Word on the States
- In Colorado, average wholesale prices for marijuana rose in the second half of 2018.
- In Massachusetts, a look at the recreational dispensaries in the state.
- In California, OSHA fined a cannabis business $50,470 for safety violations that resulted in an explosion that injured an employee. 16 percent of local ballot initiatives were marijuana related this year. Regulators issued recalls for 29 cannabis companies caught up in a testing lab scandal.
- In Pennsylvania, the governor defends his stance on marijuana legalization. Why the policy would face difficulty in the General Assembly.
- In Utah, government officials are asking the state Supreme Court to reject an emergency petition over a bill that replaced the medical marijuana initiative. The state government received 164 applications for its ‘cannabis czar’ position.
- In Arkansas, medical marijuana dispensary scores were released by alcohol regulators following FOIA requests.
- In Kentucky, the state submitted its hemp oversight plan to federal regulators.
- In Rhode Island, top government officials are coming to terms with marijuana legalization as neighboring states legalize it.
- In Florida, a look at the future of cannabis policy in the state.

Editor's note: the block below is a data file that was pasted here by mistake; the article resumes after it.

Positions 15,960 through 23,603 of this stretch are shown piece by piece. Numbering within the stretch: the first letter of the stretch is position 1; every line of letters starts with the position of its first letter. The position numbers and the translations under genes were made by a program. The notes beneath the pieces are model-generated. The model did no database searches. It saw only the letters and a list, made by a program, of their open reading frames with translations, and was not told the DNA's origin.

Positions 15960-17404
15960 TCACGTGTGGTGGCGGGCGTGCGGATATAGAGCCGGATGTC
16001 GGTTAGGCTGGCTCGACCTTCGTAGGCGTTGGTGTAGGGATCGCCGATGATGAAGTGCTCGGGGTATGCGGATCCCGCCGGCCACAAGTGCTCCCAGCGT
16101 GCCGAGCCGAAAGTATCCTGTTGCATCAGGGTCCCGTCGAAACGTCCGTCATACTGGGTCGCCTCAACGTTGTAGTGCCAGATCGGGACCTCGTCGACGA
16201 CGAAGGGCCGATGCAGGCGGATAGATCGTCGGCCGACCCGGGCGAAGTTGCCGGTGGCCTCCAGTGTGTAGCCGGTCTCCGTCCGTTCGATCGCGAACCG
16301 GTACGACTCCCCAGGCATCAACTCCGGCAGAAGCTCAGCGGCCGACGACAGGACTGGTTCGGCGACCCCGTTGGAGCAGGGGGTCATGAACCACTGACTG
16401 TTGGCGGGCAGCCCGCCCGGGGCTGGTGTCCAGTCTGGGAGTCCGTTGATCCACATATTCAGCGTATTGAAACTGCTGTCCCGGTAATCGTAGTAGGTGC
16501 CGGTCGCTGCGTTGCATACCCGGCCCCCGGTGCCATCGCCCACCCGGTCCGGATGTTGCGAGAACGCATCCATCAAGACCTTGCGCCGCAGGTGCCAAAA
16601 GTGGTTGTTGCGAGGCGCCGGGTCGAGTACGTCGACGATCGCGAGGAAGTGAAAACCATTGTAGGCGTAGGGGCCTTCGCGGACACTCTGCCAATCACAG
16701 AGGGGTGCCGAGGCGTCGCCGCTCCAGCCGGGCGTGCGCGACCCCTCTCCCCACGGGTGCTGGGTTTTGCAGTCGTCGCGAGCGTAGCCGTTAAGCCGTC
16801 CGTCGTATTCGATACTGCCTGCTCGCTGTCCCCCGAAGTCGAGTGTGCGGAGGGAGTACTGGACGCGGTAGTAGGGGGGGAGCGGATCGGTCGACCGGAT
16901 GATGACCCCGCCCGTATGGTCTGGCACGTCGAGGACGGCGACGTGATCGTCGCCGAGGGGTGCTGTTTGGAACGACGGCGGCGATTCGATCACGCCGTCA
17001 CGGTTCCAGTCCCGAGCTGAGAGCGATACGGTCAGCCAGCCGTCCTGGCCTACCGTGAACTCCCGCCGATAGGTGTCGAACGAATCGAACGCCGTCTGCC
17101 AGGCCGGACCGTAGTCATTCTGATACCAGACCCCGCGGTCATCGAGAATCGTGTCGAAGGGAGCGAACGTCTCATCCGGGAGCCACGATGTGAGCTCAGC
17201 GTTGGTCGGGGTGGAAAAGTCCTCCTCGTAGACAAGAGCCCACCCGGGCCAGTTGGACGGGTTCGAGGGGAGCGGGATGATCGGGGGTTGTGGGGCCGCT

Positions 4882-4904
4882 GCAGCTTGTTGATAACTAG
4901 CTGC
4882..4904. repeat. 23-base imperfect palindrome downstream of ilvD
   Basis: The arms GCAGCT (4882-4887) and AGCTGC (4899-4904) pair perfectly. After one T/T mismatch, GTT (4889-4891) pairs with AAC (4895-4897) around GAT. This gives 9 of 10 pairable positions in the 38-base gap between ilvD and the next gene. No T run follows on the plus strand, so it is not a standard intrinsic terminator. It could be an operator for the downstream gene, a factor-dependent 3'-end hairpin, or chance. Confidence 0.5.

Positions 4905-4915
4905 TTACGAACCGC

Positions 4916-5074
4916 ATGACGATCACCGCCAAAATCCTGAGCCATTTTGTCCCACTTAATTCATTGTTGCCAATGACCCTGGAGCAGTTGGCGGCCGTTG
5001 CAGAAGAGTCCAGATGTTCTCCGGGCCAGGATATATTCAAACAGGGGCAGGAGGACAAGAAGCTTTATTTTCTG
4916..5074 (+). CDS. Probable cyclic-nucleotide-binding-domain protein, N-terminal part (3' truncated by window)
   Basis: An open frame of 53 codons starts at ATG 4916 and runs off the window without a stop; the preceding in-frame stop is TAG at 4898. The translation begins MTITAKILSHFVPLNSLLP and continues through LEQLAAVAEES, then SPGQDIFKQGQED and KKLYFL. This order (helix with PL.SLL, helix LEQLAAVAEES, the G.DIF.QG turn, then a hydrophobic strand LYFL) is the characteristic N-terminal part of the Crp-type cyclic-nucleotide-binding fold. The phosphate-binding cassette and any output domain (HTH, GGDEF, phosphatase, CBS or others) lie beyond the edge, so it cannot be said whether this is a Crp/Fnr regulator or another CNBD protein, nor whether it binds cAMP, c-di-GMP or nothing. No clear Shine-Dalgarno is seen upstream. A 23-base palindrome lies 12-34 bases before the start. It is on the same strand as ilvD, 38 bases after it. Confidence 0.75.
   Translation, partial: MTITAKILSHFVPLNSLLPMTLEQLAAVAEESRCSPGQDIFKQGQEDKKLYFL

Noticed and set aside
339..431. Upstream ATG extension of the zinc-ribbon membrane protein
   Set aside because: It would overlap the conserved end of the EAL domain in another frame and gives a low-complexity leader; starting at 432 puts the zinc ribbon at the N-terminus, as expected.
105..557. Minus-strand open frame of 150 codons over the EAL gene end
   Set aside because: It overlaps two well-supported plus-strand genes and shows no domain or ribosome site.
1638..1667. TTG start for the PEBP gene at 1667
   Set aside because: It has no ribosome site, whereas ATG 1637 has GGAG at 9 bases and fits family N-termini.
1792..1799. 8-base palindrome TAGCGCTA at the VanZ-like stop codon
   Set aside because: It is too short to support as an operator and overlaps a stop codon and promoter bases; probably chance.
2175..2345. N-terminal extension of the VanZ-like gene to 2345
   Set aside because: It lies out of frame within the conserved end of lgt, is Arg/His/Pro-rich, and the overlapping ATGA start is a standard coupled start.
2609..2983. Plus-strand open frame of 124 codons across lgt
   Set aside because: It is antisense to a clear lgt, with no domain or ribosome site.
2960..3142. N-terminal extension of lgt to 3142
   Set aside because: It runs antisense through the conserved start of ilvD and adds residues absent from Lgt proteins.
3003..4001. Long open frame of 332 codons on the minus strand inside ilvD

- In Illinois, law enforcement groups say more teens are using marijuana.
- In Connecticut, the governor-elect indicated a willingness to continue the criminal justice reform efforts of his predecessor.
Word for Word
“A new, broader grassroots movement is needed — in the spirit of the resistance — demanding that any adult-use negotiations have not only businessmen, but activists, faith leaders and representatives from communities of color in the room and at the table. As we race towards a bright future of legalized marijuana in New York, we cannot continue to leave the most vulnerable in the dark. Any truly progressive marijuana bill should first and foremost help those Dr. King described as, ‘left out of the sunlight of opportunity.'” – Rev. Al Sharpton for NBC News
“What best explains the gender gap in marijuana attitudes is the gender gap in marijuana use. Men (all men, not just white men) report using marijuana more often than women. Once marijuana use is taken into account, there is no gender gap in attitudes toward gender gap in marijuana legalization… Given these findings, we think the gender gap in support for marijuana legalization will eventually start to close. Over the past several decades, both women and men have become more likely to support legalizing marijuana at roughly the same pace, which has kept the size of the gender gap fairly constant. But as marijuana becomes legal in more and more states, using it will likely be considered less risky or deviant and also less immoral.” – Researchers Laurel Elder and Steven Greene for The Washington Post